Not an open and shut case
Post Independent Staff
The Garfield County Commissioners have endorsed a 12th Judicial District Court decision in Costilla County that opponents say would dilute the Colorado Open Meetings Law.
Steven Zansberg, an attorney for the Colorado Press Association, said the 12th District Court’s decision would signal “a green light” to private parties to circumvent Colorado’s open meeting requirement of advance public notice.
The Colorado Supreme Court will review the court decision, according to a Feb. 12 letter from Garfield County to Colorado Counties Inc., the umbrella lobbying organization for the state’s 64 counties.
Garfield County argues that the Costilla County Commissioners did not violate the Colorado Open Meetings Law when two of the three commissioners attended a meeting called by two state agencies and Battle Mountain Resources in 1999. The meeting was held to discuss the company’s mine reclamation plans near San Luis.
The Costilla County Conservancy District sued, claiming the Costilla County Commissioners violated the Colorado Open Meetings Law because a quorum of two commissioners was present at the meeting. This constituted a legal county commission meeting, the lawsuit said, but the commissioners didn’t post a public notice that the meeting was to take place.
The 12th District Court ruled in favor of the Costilla County Commissioners, saying they did not violate the Open Meetings Law. But in 2002, the Colorado Court of Appeals overturned the decision, even though at the meeting the commissioners “made no presentation, did not participate in the discussions, and did not ask any questions,” according to the court’s published decision.
In a brief filed in the appellate case, Zansberg advised the court to “not provide a road map … to gain unfettered and private access to public officials” to present information that may shape public policy.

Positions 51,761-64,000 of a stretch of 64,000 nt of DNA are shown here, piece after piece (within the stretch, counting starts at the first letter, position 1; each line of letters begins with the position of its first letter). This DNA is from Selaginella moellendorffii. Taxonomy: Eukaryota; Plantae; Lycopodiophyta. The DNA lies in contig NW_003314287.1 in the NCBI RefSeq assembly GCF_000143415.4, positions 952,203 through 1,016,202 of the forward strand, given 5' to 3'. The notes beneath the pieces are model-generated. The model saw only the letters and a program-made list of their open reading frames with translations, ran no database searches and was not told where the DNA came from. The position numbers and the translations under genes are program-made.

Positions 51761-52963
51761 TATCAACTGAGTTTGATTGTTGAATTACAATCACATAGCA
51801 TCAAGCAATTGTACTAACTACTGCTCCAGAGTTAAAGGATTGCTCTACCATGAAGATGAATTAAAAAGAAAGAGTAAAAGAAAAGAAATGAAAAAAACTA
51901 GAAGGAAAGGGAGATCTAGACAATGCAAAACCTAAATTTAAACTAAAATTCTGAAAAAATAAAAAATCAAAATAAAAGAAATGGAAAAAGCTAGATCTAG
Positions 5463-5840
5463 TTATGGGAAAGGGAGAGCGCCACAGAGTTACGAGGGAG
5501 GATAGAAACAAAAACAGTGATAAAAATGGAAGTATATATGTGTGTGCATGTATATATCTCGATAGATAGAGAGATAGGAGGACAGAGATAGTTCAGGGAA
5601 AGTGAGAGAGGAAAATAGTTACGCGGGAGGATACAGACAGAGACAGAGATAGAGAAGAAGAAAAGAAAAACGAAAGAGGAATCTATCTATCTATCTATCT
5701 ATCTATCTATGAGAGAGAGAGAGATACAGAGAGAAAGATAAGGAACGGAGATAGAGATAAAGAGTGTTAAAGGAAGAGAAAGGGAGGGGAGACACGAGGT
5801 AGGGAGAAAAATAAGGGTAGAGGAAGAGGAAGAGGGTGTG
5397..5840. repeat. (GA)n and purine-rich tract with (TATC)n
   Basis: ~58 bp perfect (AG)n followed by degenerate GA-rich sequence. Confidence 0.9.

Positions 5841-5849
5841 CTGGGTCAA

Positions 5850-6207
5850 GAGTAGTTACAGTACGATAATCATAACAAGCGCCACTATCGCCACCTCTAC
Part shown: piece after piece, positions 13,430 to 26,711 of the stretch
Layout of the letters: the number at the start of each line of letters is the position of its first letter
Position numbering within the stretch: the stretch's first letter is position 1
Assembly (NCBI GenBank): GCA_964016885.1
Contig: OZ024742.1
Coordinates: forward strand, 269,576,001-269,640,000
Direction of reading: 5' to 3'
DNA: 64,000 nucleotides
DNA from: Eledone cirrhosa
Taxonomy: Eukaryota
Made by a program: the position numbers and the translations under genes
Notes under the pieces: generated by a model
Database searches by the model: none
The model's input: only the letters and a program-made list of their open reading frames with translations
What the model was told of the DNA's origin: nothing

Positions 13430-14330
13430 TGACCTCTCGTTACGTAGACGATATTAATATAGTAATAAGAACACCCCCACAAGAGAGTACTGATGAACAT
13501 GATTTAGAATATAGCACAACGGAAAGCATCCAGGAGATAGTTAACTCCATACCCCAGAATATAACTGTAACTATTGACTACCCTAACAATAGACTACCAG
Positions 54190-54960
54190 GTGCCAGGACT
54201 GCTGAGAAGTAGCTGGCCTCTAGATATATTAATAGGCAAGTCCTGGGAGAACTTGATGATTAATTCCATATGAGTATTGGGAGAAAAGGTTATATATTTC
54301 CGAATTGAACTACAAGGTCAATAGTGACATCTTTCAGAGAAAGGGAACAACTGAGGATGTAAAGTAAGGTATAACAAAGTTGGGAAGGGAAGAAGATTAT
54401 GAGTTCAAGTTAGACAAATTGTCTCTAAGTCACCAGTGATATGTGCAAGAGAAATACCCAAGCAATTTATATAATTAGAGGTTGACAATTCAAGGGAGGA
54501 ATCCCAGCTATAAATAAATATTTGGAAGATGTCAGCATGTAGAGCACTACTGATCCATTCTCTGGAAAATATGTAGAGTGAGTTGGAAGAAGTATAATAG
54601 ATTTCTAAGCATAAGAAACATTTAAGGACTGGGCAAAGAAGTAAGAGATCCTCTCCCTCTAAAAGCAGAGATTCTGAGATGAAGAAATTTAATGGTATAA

Garfield County Commissioner Tresi Houpt said it’s problematic for the county to notify the public every time two commissioners attend a meeting.
For example, Houpt and Garfield County Commissioner Larry McCown attended a Northwest Colorado Oil and Gas Forum meeting last week in Rifle. To comply with Garfield County’s interpretation of the Open Meetings Law, the county considered the forum a special county commission meeting, and posted the agenda at the Garfield County Courthouse and Courthouse Plaza 24 hours in advance.
Houpt said because the forum was considered a special county commissioner meeting, a county employee had to attend and take notes to be recorded as meeting minutes.
Houpt said there are valid reasons for Colorado’s Open Meetings Law, but complying with it can be difficult when a quorum is reached with only two members. Often, meetings are called by other governing bodies and groups that two commissioners must attend.
“The Open Meetings Law doesn’t address three-member boards, and most boards of county commissioners are three-member boards,” Houpt said.
If an individual or group wants to talk to all three commissioners outside a scheduled meeting, they must meet individually with each commissioner rather than all at once, Houpt said.
To make sure two commissioners don’t accidentally end up at the same meeting and risk violating the Open Meetings Law, they compare their upcoming schedules at their weekly meetings, Houpt said.
In the letter to CCI, Garfield County urged the group to join the Costilla County case as a friend of the court.
The Colorado Freedom of Information Council joined the Colorado Press Association in its friend of the court brief with the Colorado Court of Appeals, asking that the lower court decision be struck down, and the Costilla County Board of Commissioners be found in violation of the Open Meetings Law.
The brief said if the Court of Appeals upheld the 12th Judicial District Court decision, it would “have far reaching and deleterious impact upon the ability of the free press, serving as surrogates for the public … to access meetings of state and local public bodies at which business is discussed and public policy is formed.”
Houpt said she doesn’t think the public process will be harmed in Garfield County if the Supreme Court overturns the Court of Appeals decision.
“We have a great deal of respect for the public process, and I don’t see that would change,” Houpt said. “The commissioners truly believe in having a public forum and deliberating publicly, rather than behind closed doors.”
Houpt said she hopes the Supreme Court decision will help clarify what constitutes a meeting that must comply with the Open Meetings Law.
Contact Lynn Burton: 945-8515, ext. 534
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